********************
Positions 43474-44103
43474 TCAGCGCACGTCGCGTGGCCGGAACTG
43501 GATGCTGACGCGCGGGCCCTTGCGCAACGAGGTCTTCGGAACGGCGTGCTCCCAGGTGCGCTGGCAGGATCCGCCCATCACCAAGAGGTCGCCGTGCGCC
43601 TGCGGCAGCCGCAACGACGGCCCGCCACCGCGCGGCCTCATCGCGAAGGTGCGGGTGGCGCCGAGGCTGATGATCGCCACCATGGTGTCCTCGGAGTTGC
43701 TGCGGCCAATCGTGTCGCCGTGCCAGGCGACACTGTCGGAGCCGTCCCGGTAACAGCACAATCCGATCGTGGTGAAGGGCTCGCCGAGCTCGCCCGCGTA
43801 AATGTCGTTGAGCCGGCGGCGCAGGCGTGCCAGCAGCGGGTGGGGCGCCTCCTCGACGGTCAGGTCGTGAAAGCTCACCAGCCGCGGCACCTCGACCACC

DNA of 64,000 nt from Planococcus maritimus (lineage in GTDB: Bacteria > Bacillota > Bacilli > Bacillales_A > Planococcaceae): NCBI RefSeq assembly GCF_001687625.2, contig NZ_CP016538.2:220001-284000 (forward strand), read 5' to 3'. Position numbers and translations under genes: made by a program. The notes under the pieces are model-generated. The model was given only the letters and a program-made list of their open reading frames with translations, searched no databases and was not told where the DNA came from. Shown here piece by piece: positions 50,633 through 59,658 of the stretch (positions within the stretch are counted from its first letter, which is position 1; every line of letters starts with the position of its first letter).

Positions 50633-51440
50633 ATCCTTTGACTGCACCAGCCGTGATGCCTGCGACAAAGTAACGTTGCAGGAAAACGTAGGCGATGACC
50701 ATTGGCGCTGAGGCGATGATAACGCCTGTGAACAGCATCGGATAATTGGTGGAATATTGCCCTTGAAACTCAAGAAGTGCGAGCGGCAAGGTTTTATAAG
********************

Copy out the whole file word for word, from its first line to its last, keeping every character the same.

Positions 43474-44103
43474 TCAGCGCACGTCGCGTGGCCGGAACTG
43501 GATGCTGACGCGCGGGCCCTTGCGCAACGAGGTCTTCGGAACGGCGTGCTCCCAGGTGCGCTGGCAGGATCCGCCCATCACCAAGAGGTCGCCGTGCGCC
43601 TGCGGCAGCCGCAACGACGGCCCGCCACCGCGCGGCCTCATCGCGAAGGTGCGGGTGGCGCCGAGGCTGATGATCGCCACCATGGTGTCCTCGGAGTTGC
43701 TGCGGCCAATCGTGTCGCCGTGCCAGGCGACACTGTCGGAGCCGTCCCGGTAACAGCACAATCCGATCGTGGTGAAGGGCTCGCCGAGCTCGCCCGCGTA
43801 AATGTCGTTGAGCCGGCGGCGCAGGCGTGCCAGCAGCGGGTGGGGCGCCTCCTCGACGGTCAGGTCGTGAAAGCTCACCAGCCGCGGCACCTCGACCACC

DNA of 64,000 nt from Planococcus maritimus (lineage in GTDB: Bacteria > Bacillota > Bacilli > Bacillales_A > Planococcaceae): NCBI RefSeq assembly GCF_001687625.2, contig NZ_CP016538.2:220001-284000 (forward strand), read 5' to 3'. Position numbers and translations under genes: made by a program. The notes under the pieces are model-generated. The model was given only the letters and a program-made list of their open reading frames with translations, searched no databases and was not told where the DNA came from. Shown here piece by piece: positions 50,633 through 59,658 of the stretch (positions within the stretch are counted from its first letter, which is position 1; every line of letters starts with the position of its first letter).

Positions 50633-51440
50633 ATCCTTTGACTGCACCAGCCGTGATGCCTGCGACAAAGTAACGTTGCAGGAAAACGTAGGCGATGACC
50701 ATTGGCGCTGAGGCGATGATAACGCCTGTGAACAGCATCGGATAATTGGTGGAATATTGCCCTTGAAACTCAAGAAGTGCGAGCGGCAAGGTTTTATAAG